But in the past two centuries Christianity became able to prevent slave raids of its own territory, and then became willing to fight for the freedom of strangers. Britain established a squadron of the Royal Navy permanently stationed off western Africa for no other purpose than to interdict the slave trade, without any hope of recompense, never mind profit. Not only so, but Britain did not recognize the Confederacy and interfere in the Civil War, which would have doomed the Union, even though cotton fueled Britain's industrial revolution. Fear of just such action by the British was the sole reason for the Emanicpation Proclamation, which was unpopular in the North and anathema in the South, but assured that British Christians would not support the Confederacy in any way.
Sowell points out that the South had a tiger by the tail and could not let go; abolition would mean letting abused black slaves have the opportunity to undertake to get even. And for that reason, before the war abolition was a marginal, radical, position upheld by few.
I've always thought that there was a blockade to prevent British ships from buying the South's cotton.
Now that was a novel!
I bet your freep name has given you a bit of notoriety too. Kinda like the shadow. There is something to be said about anonymity.
I read it in the summer of '63. Many times since. Great literature---like with snob appeal? I suppose not. The contemporaries of Dumas and Stevenson weren't convinced of their immortality either.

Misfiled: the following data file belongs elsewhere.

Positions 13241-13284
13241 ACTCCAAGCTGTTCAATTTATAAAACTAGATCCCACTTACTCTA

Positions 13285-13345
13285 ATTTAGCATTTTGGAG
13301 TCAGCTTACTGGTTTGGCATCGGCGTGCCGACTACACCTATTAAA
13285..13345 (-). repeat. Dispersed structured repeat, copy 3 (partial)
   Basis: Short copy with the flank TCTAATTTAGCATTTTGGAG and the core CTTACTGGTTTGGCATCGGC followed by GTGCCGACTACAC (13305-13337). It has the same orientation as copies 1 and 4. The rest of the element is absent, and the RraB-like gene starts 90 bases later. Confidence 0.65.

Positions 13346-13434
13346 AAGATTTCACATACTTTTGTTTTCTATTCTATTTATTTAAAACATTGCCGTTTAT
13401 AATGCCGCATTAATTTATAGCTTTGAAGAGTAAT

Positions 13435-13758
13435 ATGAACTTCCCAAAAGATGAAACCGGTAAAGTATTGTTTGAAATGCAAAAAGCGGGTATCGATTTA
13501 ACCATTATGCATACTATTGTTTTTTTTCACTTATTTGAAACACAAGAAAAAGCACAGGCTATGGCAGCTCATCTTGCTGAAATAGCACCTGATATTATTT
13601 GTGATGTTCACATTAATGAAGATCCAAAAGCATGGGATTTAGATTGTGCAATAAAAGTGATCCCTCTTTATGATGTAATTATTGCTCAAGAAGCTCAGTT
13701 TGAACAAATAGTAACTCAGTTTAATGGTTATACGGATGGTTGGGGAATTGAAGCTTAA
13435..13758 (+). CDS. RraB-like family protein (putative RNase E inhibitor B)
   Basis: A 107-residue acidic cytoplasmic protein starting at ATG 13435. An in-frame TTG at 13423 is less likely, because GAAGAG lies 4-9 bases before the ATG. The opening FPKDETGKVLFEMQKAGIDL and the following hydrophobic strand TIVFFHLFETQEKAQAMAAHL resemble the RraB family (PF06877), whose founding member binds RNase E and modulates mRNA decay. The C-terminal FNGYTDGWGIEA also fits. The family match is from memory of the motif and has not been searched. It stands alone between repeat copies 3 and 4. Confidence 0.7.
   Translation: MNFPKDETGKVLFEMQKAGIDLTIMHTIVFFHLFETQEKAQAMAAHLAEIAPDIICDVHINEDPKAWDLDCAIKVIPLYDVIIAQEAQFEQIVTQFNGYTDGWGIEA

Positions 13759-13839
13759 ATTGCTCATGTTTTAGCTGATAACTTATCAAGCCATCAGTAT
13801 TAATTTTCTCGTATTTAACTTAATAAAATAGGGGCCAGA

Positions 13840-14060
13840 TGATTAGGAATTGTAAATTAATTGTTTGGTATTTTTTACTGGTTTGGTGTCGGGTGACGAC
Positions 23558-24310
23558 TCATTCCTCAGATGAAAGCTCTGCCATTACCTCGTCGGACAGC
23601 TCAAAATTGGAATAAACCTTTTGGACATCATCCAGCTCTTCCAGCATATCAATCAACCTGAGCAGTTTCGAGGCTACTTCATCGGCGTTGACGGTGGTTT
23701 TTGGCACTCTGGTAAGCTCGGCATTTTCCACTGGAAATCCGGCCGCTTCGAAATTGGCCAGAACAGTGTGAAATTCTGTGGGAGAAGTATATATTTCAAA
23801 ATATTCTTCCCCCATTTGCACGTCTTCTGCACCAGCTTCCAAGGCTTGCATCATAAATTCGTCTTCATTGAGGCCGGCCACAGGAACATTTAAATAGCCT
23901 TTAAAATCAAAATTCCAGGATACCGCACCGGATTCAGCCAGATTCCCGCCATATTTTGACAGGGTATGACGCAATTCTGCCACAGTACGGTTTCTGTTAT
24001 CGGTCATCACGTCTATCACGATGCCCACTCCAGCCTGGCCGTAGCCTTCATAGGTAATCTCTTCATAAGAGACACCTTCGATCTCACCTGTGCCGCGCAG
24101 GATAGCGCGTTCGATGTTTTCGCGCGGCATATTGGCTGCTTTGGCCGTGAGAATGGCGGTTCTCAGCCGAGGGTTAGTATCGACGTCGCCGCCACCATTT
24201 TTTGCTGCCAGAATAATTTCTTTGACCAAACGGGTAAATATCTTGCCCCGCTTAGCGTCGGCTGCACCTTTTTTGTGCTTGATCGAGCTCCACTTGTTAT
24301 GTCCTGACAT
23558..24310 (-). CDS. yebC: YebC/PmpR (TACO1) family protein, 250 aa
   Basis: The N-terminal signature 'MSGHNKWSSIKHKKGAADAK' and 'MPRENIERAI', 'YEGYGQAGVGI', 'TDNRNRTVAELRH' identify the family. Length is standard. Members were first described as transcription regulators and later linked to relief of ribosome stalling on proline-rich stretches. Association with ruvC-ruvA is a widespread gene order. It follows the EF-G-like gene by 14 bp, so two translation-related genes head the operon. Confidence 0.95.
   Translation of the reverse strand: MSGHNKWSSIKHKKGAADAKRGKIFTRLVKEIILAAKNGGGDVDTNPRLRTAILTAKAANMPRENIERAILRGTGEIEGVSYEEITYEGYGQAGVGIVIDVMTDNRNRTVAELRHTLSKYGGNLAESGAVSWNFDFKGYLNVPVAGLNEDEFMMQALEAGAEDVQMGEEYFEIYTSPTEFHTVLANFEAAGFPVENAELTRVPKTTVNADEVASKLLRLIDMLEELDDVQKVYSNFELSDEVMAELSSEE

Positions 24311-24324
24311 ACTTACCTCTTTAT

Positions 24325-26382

But as far as I'm concerned, Gone With The Wind is time-tested. Besides, it's straight out of the spring of timeless storytelling: the hero tale where the hero is, first, clueless in clover, unappreciative and immature; then disaster strikes; then things get REALLY bad; then they climb out of the mess, inch by inch, forever changed, and whether they win or lose they have achieved authenticity and self-realization while remaining true to their deepest value.
That's The Story, and it always strikes a responsive chord in our hearts, always will. Every generation waits to hear it and be awakened by it.
So yeah, it's great literature. :)
The OVERRATED Steinbeck merely became a favorite of "educators" due to his socialist politics and flair for self-promotion. The only thing worse than the Grapes of Wrath was the horrible movie they made of it with Henry "Jane's Dad" Fonda.
As it stands, my favorite "southern" novel is "A Cry of Absense" by Madison Jones.